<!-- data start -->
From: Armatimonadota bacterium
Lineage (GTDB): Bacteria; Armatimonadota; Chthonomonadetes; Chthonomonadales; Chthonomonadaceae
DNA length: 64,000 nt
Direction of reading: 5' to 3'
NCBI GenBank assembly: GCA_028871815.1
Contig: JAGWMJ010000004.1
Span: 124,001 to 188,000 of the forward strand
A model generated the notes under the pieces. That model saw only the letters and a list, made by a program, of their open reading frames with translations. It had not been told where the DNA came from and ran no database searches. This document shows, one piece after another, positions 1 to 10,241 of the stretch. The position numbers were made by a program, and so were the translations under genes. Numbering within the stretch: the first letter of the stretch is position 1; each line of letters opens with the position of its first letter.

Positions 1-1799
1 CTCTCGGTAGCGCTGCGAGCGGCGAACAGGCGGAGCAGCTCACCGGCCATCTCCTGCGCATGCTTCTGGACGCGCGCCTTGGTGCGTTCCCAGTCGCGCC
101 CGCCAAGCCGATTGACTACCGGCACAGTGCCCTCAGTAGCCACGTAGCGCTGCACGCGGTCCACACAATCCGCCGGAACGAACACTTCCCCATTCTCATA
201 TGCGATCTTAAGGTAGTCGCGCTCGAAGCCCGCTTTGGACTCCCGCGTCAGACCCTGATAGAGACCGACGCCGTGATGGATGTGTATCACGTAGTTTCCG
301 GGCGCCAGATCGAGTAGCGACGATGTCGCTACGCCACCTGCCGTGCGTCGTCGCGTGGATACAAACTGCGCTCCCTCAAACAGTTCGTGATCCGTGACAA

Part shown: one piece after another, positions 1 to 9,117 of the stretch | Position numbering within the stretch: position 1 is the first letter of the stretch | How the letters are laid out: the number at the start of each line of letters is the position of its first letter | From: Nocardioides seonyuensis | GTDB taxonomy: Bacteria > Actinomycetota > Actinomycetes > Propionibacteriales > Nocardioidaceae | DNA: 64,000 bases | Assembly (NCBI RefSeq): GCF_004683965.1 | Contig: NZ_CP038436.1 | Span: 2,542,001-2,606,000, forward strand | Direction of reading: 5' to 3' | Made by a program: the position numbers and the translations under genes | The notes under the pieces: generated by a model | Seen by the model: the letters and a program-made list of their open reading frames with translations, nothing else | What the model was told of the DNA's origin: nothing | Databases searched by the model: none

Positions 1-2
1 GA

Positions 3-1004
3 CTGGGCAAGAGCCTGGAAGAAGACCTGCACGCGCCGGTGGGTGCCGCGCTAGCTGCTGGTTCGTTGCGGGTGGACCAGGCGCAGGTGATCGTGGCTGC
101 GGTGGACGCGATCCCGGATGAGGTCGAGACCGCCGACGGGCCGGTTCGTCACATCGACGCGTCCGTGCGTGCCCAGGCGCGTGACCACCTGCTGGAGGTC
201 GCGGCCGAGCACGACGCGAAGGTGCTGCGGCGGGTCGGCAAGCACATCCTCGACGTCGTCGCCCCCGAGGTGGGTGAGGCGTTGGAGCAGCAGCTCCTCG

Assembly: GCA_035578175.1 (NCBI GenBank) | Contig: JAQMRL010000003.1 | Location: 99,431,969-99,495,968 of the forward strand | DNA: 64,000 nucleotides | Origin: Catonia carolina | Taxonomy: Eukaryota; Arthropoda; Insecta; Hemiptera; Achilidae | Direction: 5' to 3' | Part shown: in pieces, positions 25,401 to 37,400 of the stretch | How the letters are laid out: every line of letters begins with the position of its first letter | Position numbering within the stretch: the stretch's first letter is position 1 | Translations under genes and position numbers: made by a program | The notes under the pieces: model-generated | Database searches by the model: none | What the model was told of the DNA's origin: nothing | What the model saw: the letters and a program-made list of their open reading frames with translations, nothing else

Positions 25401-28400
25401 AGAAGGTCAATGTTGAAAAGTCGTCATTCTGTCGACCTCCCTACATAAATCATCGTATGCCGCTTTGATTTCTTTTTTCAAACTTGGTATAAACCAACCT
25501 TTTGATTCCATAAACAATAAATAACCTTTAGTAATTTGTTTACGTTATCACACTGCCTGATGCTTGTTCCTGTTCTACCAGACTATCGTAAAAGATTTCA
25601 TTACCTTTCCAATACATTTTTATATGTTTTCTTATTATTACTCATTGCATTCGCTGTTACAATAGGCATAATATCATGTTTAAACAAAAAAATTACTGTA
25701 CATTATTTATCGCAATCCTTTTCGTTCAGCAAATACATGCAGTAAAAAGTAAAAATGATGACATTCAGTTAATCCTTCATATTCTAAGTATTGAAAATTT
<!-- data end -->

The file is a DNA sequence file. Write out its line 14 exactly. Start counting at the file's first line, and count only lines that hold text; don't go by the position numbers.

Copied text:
Part shown: one piece after another, positions 1 to 9,117 of the stretch | Position numbering within the stretch: position 1 is the first letter of the stretch | How the letters are laid out: the number at the start of each line of letters is the position of its first letter | From: Nocardioides seonyuensis | GTDB taxonomy: Bacteria > Actinomycetota > Actinomycetes > Propionibacteriales > Nocardioidaceae | DNA: 64,000 bases | Assembly (NCBI RefSeq): GCF_004683965.1 | Contig: NZ_CP038436.1 | Span: 2,542,001-2,606,000, forward strand | Direction of reading: 5' to 3' | Made by a program: the position numbers and the translations under genes | The notes under the pieces: generated by a model | Seen by the model: the letters and a program-made list of their open reading frames with translations, nothing else | What the model was told of the DNA's origin: nothing | Databases searched by the model: none